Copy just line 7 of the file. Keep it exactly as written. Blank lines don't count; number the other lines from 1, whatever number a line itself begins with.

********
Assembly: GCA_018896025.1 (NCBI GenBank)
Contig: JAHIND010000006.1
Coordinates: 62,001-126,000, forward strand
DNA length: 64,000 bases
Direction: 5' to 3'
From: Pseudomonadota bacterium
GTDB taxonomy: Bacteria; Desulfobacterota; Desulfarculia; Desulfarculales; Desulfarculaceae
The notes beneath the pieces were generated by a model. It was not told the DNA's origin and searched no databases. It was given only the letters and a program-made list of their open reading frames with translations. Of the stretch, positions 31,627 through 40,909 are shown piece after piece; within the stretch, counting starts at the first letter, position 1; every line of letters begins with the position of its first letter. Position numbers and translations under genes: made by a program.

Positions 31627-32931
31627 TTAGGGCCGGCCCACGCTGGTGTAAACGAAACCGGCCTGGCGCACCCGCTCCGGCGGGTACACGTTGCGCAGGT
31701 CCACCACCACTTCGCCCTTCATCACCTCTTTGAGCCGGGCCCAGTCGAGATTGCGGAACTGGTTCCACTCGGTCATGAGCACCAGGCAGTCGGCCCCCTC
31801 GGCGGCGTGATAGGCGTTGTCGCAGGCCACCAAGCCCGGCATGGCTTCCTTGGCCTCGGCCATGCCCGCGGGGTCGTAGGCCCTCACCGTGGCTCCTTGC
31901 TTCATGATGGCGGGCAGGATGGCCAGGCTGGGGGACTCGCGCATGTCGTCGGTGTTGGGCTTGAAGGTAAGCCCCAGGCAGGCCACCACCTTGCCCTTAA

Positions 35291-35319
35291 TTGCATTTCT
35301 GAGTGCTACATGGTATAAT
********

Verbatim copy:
GTDB taxonomy: Bacteria; Desulfobacterota; Desulfarculia; Desulfarculales; Desulfarculaceae